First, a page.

1. The 3.26-3.24 Ga Barberton asteroid impact cluster: Tests of tectonic and magmatic consequences, Pilbara Craton, Western Australia

    Science.gov (United States)

    Glikson, Andrew; Vickers, John

    2006-01-01

    Creek Group-GCG [R. M. Hill, Stratigraphy, structure and alteration of hanging wall sedimentary rocks at the Sulphur Springs volcanogenic massive sulphide (VMS) prospect, east Pilbara Craton, Western Australia. B.Sc Hon. Thesis, University of Western Australia (1997) 67 pp.; M.J. Van Kranendonk, A.H. Hickman, R.H. Smithies, D.R. Nelson, Geology and tectonic evolution of the Archaean north Pilbara terrain, Pilbara Craton, Western Australia, Econ. Geol. 97 (2002) 695-732; M.J. Van Kranendonk, Geology of the North Shaw 1 : 100 000 Sheet. Geological Survey Western Australia 1 : 100 000 Geological Series (2000) 86 pp., R. Buick, C.A.W. Brauhart, P. Morant, J.R. Thornett, J.G. Maniew, J.G. Archibald, M.G. Doepel, I.R. Fletcher, A.L. Pickard, J.B. Smith, M.B. Barley, N.J. McNaughton, D.I. Groves, Geochronology and stratigraphic relations of the Sulphur Springs Group and Strelley Granite: a temporally distinct igneous province in the Archaean Pilbara Craton, Australia, Precambrian Res. 114 (2002) 87-120]). The structure and scale of the olistostrome, not seen elsewhere in the Pilbara Craton, is interpreted in terms of intense faulting and rifting, supported by topographic relief represented by deep incision of overlying arenites (Corboy Formation) into underlying units [M.J. Van Kranendonk, Geology of the North Shaw 1 : 100 000 Sheet. Geological Survey Western Australia 1 : 100 000 Geological Series (2000) 86 pp.]. The age overlaps between (1) 3.255 ± 4-3.235 ± 3 Ga peak igneous activity represented by the SSG and the Cleland plutonic suite (Pilbara Craton) and the 3.258 ± 3 Ga S2 Barberton impact unit, and (2) 3.235 ± 3 Ga top SSG break and associated faulting and the 3.243 ± 4 S3-S4 Barberton impact units may not be accidental. Should correlations between the Barberton S2-S4 impact units and magmatic and tectonic events in the Pilbara Craton be confirmed, they would imply impact-triggered reactivation of mantle convection, crustal anatexis, faulting and strong vertical

  2. Efficacité comparée de divers procédés physiques de séparation des argiles d'un sable de gisement A Comparison of Different Physical Processes for the Recovery of Clays from an Unconsolidated Sandstone

    Directory of Open Access Journals (Sweden)

    Yvon J.

    2006-11-01

    Full Text Available Divers procédés physiques (mixage, attrition, vibration ultra-sonique ont été utilisés pour désagréger et disperser les argiles d'un sable de gisement. Le traitement aux ultra-sons s'est avéré le plus efficace : après 10 min de vibration on récupère environ 1,5 fois plus de particules fines ( The characterizing of clays is an essential operation for understanding many problems encountered in production. It goes via a preliminary phase in which species are separated quickly and effectively without altering their nature. Chemical processes disperse clays by solubilizing their cements, amorphous compounds and poorly crystallized oxyhydroxides. But they attack fragile species and lead to mistaken results. Therefore, we have chosen various physical processes (mixing, attrition, ultrasonic vibration and compared their efficacy with a reservoir sand. This sand was a quartzose arenite in which 96. 6 % of the grains were between 63 µm and 2 mm. The < 40 µm fine fraction, obtained by wet sieving, represented 2. 44 % of the unprocessed sand, and the clayey fraction (kaolinite, illite, montmorillonite, interstratified illite-montmorillonite was 1. 20%. Mixing was done with a bladed stirer. 40 g of sand and 100 cm³ of demineralized water were stirred for 3 min at a speed of 3000 rpm. Attrition was done by two devices :(1 For attrition by rotation, 400 g of sand and 0. 5 liter of demineralized water were placed in a porcelain jar rotating at a speed of 37 rpm. Tests were performed with water alone and with the adding of a dispersant (0. 3 % sodium hexametaphosphate and a surfactant (0. 6 mole/liter of sodium sulfonate paraoctylphenyl. (2 Attrition by a Turbula TC2 mixer, which gave the jar a complex rotation movement including shaking and rhythmic rocking. 500 g of sand were thus processed in 1 literof 3 % sodium hexametaphosphate solution for varying times. Ultrasonic processing was done with a Sonifer 830 device. The probe was plunged into a

  3. Solos do topo da Serra São José (Minas Gerais e suas relações com o paleoclima no Sudeste do Brasil Soils of the São José Hills (Minas Gerais State, Brazil and their relationship with palaeoclimate in Southeastern Brazil

    Directory of Open Access Journals (Sweden)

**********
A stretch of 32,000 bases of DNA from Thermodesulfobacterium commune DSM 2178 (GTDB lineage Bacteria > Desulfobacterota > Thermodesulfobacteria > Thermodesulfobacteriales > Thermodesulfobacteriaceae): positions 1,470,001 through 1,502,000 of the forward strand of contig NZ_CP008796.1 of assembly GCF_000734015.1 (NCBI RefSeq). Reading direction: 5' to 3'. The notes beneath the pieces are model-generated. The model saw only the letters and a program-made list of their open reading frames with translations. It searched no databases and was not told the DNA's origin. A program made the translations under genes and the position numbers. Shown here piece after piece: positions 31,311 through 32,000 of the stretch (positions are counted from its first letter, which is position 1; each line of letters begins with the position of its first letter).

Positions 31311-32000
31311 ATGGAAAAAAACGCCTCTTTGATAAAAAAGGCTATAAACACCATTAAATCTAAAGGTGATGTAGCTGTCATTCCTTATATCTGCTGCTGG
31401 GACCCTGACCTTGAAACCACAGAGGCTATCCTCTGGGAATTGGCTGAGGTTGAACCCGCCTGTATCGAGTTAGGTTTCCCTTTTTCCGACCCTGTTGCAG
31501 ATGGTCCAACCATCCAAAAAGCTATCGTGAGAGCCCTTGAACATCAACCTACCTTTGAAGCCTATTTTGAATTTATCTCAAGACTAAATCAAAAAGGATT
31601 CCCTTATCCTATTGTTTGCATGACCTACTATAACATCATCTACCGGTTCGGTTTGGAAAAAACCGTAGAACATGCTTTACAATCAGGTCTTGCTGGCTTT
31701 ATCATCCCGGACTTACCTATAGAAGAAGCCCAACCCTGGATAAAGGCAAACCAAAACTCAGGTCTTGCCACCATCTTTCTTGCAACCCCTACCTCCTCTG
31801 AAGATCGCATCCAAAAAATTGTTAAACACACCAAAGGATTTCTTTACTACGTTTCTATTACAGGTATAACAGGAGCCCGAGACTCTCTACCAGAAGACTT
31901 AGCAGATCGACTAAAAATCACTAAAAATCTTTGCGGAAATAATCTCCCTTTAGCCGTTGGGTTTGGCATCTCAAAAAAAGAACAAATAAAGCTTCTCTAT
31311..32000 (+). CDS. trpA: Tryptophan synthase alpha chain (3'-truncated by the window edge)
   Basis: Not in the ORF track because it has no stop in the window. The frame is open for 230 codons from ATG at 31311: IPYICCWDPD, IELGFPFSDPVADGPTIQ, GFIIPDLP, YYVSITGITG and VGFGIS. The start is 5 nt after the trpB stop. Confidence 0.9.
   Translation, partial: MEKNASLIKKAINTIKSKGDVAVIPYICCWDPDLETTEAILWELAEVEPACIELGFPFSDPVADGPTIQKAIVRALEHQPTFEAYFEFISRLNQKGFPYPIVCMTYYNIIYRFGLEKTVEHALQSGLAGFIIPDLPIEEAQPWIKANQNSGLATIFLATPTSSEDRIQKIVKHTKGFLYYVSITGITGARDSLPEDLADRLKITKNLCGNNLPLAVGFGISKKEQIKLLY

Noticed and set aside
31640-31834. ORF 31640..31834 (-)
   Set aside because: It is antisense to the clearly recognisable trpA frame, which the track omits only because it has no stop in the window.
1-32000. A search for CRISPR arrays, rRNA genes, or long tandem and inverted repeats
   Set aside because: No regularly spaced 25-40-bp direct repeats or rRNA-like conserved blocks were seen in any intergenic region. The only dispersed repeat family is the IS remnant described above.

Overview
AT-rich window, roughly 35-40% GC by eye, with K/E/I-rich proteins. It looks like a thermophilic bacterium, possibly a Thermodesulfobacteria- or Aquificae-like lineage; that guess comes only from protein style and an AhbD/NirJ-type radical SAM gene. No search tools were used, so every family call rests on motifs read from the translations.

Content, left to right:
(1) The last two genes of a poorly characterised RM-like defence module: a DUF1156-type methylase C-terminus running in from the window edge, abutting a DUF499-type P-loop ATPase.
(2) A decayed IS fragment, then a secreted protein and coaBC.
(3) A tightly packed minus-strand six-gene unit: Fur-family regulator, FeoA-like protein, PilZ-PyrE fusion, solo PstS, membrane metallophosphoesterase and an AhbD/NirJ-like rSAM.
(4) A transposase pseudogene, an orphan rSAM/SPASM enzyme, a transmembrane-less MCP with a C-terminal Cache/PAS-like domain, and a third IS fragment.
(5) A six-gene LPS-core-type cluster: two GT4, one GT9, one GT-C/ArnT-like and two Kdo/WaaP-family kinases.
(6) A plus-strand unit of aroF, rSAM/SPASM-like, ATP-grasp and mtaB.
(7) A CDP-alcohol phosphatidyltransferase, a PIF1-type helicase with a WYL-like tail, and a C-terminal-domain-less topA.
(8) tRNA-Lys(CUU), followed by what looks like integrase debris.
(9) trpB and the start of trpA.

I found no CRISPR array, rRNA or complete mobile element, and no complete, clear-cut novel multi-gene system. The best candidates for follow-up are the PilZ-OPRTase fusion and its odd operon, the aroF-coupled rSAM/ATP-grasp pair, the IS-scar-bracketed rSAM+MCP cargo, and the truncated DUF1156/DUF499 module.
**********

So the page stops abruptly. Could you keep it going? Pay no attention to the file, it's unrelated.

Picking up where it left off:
A. C. Silva

    2004-06-01

    Full Text Available A diversidade de ecossistemas do sudeste do Brasil nem sempre pode ser relacionada com fatores edáficos, geomorfológicos ou hidrológicos. Topos de elevações, onde os solos são caracterizados pela unicidade de material de origem, podem constituir ambiente especial para estudos de gênese de solos e datações de eventos cíclicos relacionados com a dinâmica do clima regional. Depois de um levantamento detalhado de solos no topo da Serra São José (Prados - Minas Gerais, dois perfis de solo (P1 e P2, originados de metarenitos da Formação Tiradentes e caracterizados por deposições sucessivas de camadas arenosas alternadas com camadas arenosas enriquecidas com matéria orgânica, foram estudados, com intuito de encontrar testemunhos de paleoambientes. O pequeno platô localiza-se a 1.350 m acima do nível de mar e 350 m acima do nível topográfico regional dominante. No P1, foram identificadas trinta e três camadas enriquecidas com matéria orgânica, alternadas com camadas de areia. Três camadas no P1 (20-30, 70-80 e 100-110 cm, com conteúdo de C orgânico respectivamente de 0.5, 7 e 1 dag kg-1, apresentam idades radiocarbônicas The diversity of ecosystems in southeastern Brazil can not always be related to edaphic, geomorphologic, or hydrologic factors. Mountain summits, where soils are characterized by common parent material, offer a special environment for studies of soil genesis and dating of cyclic events related to regional climate dynamics. After a detailed investigation of soils from the São José Hills (Prados - Minas Gerais State, Brazil, two soil profiles (P1 and P2 originated from arenite of the Tiradentes Formation were studied. They are characterized by successive depositions of sandy layers alternated with layers of sand enriched with organic matter. The study site lies 1,350 m above sea level and 350 m above the dominant topographical level of the region. Thirty-three layers with organic matter, alternated with

  4. Sediment composition of big Chinese and Indochinese rivers reflects geology of their source, not tectonic setting of their sink.

    Science.gov (United States)

    Garzanti, Eduardo; Andò, Sergio; Limonta, Mara; Nie, Junsheng; Resentini, Alberto; Vezzoli, Giovanni; Wang, Jiangang; Yang, Shouye

    2016-04-01

    continental areas sediment composition reveals the geological character of the orogenic source, rather than the passive-margin or back-arc-basin setting of the sink. The accurate reconstruction of such long and complex sediment-routing systems is thus required for a correct provenance analysis of many large ancient clastic wedges (e.g., Wang et al., 2016). CITED REFERENCES Dickinson W.R. 1985. Interpreting provenance relations from detrital modes of sandstones. In: Zuffa, G.G. (Ed.), Provenance of arenites. Reidel, Dordrecht, NATO ASI Series 148:333-361. Dickinson W.R. 1988. Provenance and sediment dispersal in relation to paleotectonics and paleogeography of sedimentary basins. In: Kleinspehn, K.L., Paola, C. (Eds.), New perspectives in basin analysis. Springer, 3-25. Franzinelli E., Potter P.E. 1983. Petrology, chemistry, and texture of modern river sands, Amazon River system. The Journal of Geology 91:23-39. Garzanti E., Limonta M., Resentini A., Bandopadhyay P. C., Najman Y., Andò S., Vezzoli G. 2013. Sediment recycling at convergent plate margins (Indo-Burman Ranges and Andaman-Nicobar Ridge). Earth-Science Reviews 123:113-132. Nie J., Stevens T., Rittner M., Stockli D., Garzanti E., Limonta M., Bird A., Andò S., Vermeesch P., Saylor J., Lu H., Breecker D., Hu X., Liu S., Resentini A., Vezzoli G., Peng W., Carter A., Ji S., Pan B. 2015. Loess Plateau storage of Northeastern Tibetan Plateau-derived Yellow River sediment. Nature Communications 6:10.1038/ncomms9511. Vezzoli G., Garzanti E., Limonta M., Andò S., Yang S. 2016. Erosion patterns in the Changjiang (Yangtze River) catchment revealed by bulk-sample versus single-mineral provenance budgets. Geomorphology, in review. Wang J.G., Wu F.Y., Garzanti E., Hu X.M., Ji, W.Q., Liu, Z.C., Liu X.C. 2016. Upper Triassic turbidites of the northern Tethyan Himalaya (Langjiexue Group): the terminal of a sediment-routing system sourced in the Gondwanide Orogen. Gondwana Research, in review.